Michigan State passes budget without tuition hike
The Michigan State University Board of Trustees unanimously passed the school's 2021 budget Friday without a tuition hike, but foresees cuts to make up for lost revenue during the COVID-19 pandemic.
The board approved tuition and fees for the upcoming year at the same rate as last year. The budget for the university's general fund, including its bioresearch, extension centers and athletics, totals nearly $1.7 billion, a $52.6 million decline from the previous year.
The budget comes on the heels of a $60 million revenue loss due to the suspension of spring and winter sports and increased costs to move fully remote with online teaching, said MSU President Samuel Stanley.
"We see impacts on enrollment, particularly in international students, due to the pandemic and U.S. immigration policies, and probably reductions in state allocations that will even more significantly affect our revenues going forward," he said. "We also see increased costs associated with preparations necessary to prepare the campus for the return of some in-person classes this fall."
Fees for housing and food services will remain the same. That means in-state students will pay $14,524 for tuition and $10,522 for room and board. It is the third consecutive year that tuition has remained frozen.
The budget also includes a 4% increase in financial aid to provide $6.7 million more in student stipends.
To make up for lost revenue, the board is asking every unit of the university to make a 3% reduction in spending. The university has furloughed employees and reduced wages and benefits of others, including leaders of the university, Stanley said.
"We're postponing a number of major capital projects, and we're using some of our reserves to close gaps in the budget," he said. "... But getting there has required significant sacrifices in salary and benefits from our faculty and staff and university leaders at a time when they're working harder than ever."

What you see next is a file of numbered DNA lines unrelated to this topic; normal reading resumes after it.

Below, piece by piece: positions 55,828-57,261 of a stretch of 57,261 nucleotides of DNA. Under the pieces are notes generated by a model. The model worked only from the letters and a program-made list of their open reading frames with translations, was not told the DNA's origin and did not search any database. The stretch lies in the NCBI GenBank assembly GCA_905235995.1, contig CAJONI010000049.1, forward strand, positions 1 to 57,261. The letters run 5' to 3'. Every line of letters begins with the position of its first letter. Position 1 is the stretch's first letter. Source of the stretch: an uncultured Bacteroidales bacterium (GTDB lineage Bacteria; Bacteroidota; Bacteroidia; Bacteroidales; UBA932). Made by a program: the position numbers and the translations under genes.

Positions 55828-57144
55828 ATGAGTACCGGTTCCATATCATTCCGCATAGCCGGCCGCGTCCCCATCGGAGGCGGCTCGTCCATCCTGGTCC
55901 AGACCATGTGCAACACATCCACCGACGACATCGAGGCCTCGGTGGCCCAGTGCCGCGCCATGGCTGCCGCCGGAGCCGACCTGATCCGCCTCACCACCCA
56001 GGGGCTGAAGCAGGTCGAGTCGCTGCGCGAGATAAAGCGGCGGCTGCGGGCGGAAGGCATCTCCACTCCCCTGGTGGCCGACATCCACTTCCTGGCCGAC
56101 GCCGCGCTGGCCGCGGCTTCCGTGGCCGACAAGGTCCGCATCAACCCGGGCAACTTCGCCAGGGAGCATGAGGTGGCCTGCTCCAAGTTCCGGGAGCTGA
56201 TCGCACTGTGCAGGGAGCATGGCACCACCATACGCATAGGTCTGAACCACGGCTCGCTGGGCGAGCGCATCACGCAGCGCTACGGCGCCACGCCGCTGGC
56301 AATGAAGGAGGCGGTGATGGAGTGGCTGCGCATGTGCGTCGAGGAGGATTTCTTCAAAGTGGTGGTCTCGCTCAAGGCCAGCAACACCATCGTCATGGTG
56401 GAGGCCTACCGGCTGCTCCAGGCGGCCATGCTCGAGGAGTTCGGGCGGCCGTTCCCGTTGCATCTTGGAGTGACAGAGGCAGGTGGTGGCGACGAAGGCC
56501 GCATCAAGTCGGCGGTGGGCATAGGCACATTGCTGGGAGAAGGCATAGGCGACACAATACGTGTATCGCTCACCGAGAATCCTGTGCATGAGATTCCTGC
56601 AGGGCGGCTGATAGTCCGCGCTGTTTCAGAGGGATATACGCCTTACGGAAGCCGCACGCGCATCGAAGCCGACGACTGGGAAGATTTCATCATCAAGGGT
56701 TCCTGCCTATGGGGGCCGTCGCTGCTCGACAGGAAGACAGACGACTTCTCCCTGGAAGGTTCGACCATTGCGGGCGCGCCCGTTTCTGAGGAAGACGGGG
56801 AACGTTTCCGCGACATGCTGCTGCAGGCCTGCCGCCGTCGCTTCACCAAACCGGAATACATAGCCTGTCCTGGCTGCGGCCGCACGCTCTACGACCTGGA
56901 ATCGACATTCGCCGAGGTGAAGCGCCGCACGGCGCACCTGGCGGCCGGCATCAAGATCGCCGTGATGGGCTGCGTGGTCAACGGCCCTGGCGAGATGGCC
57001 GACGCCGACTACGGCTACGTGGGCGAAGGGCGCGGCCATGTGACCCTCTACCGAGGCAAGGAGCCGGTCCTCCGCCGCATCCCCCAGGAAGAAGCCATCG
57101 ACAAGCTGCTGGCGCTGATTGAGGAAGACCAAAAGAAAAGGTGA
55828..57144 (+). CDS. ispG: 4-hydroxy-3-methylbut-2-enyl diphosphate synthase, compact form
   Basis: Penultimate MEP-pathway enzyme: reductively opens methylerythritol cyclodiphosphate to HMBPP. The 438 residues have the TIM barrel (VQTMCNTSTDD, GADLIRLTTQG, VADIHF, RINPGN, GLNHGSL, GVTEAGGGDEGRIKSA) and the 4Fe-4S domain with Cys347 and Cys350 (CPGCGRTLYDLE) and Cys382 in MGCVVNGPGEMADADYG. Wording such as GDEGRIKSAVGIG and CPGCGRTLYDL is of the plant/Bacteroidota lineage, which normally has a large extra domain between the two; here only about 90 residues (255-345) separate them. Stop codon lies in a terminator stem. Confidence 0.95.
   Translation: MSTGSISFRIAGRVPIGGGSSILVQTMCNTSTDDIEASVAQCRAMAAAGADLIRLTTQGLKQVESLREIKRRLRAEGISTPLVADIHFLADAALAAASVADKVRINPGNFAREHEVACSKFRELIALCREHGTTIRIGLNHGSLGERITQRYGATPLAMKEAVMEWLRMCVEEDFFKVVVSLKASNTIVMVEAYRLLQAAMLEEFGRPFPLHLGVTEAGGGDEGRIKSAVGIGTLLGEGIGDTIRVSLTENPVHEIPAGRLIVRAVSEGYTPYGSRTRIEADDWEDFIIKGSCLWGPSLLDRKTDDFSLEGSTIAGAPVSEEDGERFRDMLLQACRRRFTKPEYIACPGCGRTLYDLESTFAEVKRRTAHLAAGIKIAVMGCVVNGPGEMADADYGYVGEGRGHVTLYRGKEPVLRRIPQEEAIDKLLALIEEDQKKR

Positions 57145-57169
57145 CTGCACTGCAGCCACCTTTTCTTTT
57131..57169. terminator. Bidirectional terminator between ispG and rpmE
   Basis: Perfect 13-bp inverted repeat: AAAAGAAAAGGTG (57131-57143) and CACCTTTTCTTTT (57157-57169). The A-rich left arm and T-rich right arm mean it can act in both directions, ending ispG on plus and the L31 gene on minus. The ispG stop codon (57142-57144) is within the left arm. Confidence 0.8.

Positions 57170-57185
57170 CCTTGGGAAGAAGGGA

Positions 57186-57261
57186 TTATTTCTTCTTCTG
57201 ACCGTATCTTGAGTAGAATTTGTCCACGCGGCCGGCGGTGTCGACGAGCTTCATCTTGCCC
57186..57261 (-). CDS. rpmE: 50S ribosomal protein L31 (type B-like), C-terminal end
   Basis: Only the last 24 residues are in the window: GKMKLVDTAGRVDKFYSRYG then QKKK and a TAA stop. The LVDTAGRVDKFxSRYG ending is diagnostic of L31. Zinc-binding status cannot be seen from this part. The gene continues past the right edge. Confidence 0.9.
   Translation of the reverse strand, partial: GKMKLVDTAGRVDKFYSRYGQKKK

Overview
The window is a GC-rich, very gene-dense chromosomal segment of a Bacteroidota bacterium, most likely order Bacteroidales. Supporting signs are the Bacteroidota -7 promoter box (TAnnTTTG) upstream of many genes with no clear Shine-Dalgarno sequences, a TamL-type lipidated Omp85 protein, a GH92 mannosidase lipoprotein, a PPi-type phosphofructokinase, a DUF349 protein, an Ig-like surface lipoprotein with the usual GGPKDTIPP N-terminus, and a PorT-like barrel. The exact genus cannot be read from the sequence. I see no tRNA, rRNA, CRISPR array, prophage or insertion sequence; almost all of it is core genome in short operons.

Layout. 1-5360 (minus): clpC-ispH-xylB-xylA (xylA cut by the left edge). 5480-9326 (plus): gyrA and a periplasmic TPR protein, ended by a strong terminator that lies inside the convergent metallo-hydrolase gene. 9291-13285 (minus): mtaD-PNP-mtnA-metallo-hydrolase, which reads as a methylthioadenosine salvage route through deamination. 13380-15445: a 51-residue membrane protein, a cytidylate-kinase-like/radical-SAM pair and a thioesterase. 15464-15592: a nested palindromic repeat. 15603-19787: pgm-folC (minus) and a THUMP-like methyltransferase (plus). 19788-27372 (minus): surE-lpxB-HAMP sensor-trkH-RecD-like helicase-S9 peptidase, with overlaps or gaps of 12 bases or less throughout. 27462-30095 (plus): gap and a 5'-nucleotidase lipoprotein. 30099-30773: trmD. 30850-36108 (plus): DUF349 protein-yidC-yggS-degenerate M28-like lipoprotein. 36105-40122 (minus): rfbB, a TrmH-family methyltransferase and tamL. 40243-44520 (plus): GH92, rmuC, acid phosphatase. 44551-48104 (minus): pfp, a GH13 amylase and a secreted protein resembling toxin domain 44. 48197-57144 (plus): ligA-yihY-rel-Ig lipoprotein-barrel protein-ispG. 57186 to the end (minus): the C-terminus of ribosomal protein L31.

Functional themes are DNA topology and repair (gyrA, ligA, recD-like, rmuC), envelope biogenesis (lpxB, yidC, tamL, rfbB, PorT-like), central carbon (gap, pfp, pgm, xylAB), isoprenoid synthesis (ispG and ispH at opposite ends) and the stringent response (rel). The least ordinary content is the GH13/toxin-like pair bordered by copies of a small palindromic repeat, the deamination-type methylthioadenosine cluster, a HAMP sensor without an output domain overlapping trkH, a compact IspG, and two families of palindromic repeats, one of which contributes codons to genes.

Michigan State anticipates a loss of up to $360 million for the 2021 fiscal year, a shortfall of 11%.
In May, Stanley announced executives at the university will be taking a temporary pay cut between 2% and 7% depending on salary. He cut his pay by 10%.
Several other universities, including Wayne State, Saginaw Valley, Western Michigan and Oakland University, have frozen tuition for the coming academic year, though Eastern Michigan approved a 2.9% hike last week.
On Thursday, the University of Michigan Board of Rejects rejected the administration's budget with a proposed tuition hike of 1.9% for students enrolled at the Ann Arbor and Dearborn campuses, and a 3.9% hike at the Flint campus. Officials plan to reopen the campuses in less than two months amid the pandemic.
The vote was the first time in recent history that UM's governing board turned down a tuition increase recommended by the administration, and it means the university will not have a budget in place on July 1, the start of its fiscal year. Officials are expected to return with another budget for the board's meeting scheduled for July 16.